Cross-case analysis of IT learning trajectories in a game-modding affinity space

Shree Durga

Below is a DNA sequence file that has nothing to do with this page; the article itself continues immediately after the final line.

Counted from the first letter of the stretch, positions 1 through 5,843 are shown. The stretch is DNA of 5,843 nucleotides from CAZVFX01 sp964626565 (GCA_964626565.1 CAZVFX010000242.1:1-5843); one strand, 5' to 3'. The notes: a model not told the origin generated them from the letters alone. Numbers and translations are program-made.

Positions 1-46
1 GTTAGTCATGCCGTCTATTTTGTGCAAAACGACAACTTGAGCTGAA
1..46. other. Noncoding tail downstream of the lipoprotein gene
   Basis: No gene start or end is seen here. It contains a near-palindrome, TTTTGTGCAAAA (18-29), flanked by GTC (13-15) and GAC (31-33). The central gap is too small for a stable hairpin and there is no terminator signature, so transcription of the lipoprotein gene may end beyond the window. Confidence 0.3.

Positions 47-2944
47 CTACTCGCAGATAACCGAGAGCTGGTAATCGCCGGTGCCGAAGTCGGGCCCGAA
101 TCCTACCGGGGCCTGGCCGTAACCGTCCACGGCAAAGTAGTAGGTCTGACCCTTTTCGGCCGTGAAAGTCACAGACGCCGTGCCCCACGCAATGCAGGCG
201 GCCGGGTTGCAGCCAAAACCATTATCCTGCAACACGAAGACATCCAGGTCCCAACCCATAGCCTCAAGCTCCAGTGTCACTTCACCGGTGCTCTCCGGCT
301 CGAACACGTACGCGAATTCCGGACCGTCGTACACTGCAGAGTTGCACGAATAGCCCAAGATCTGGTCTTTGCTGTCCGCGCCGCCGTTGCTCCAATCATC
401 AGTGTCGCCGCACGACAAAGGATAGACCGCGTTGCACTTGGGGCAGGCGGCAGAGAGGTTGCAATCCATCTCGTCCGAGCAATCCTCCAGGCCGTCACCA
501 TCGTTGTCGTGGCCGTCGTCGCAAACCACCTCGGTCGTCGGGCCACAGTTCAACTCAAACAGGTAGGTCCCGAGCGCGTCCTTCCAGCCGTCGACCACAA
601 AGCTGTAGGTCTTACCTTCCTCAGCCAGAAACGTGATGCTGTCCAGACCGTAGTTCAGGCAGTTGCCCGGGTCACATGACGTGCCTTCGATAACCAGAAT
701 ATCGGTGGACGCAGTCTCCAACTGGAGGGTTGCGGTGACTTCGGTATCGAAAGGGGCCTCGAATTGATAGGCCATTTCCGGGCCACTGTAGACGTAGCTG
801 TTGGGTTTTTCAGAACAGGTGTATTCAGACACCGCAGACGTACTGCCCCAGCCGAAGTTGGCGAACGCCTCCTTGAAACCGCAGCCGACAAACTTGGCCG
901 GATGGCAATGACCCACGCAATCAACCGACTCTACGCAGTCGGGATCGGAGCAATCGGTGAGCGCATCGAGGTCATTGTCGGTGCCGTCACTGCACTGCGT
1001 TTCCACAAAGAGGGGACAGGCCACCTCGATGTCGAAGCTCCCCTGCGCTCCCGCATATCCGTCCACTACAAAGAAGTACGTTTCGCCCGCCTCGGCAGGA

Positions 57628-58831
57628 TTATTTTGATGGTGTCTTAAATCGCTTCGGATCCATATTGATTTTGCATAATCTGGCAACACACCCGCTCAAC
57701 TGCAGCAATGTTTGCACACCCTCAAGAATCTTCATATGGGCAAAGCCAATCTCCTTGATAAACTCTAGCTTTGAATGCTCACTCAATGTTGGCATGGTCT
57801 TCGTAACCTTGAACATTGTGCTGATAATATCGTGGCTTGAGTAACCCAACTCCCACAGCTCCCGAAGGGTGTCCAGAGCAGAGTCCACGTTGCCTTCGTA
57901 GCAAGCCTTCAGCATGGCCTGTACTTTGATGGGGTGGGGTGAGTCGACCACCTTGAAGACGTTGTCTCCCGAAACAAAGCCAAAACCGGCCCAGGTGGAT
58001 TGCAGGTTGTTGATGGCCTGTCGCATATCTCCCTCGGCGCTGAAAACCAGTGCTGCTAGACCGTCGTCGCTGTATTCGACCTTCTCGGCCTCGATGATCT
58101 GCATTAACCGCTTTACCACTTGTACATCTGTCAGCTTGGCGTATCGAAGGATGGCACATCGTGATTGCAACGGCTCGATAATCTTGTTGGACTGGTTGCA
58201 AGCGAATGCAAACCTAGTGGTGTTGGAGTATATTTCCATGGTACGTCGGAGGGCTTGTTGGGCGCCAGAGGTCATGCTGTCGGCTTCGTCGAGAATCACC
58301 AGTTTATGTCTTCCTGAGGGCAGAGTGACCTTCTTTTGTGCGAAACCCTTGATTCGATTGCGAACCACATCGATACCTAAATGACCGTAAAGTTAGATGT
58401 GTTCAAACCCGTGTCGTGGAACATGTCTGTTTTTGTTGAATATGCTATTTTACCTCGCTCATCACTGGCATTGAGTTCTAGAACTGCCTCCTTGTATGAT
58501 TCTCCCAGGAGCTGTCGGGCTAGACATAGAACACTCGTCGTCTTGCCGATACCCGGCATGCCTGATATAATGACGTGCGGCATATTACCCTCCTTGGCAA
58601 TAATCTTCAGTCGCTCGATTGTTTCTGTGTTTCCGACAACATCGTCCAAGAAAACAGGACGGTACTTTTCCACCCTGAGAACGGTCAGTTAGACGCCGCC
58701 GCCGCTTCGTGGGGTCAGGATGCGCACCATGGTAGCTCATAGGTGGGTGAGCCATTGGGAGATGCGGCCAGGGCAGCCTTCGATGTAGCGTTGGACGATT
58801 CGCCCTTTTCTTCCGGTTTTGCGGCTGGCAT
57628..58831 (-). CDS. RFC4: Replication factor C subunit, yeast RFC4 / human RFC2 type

Over recent years, game modding has garnered much recognition as being one of the "cutting edge" avenues for fostering a broad range of critical information technology practices (Hayes & King, 2009; Peppler & Kafai, 2007; El-Nasr & Smith, 2006). Recent studies argue that modding a game is an intrinsically affinity-based pursuit (Gee, 2005, Hayes & Gee, 2010) and thus, opens up possibilities for participants from varying educational and professional backgrounds to learn to program, or, more broadly, learn to produce game-based content. Drawing on data from a two-year discourse-centered online ethnography (Androutsopoulos, 2008) of Civfanatics -- a vibrant Civilization (Civ) game modding community, in this talk, I present a cross-case analysis (Miles & Huberman, 1994) of Civ modders' distinct pathways for professional growth and identity in IT. Through these cases I contest our existing notions about learning to mod or program and highlight exemplars of mentorship and development of expertise and self-efficacy in IT skills. I argue that learning to mod is an ongoing participation in a literacy of digital fan production (The New London Group, 2000); in other words, an acquisition of modding literacy --- a repertoire of competencies entailed in production of mods in an affinity-based modding community.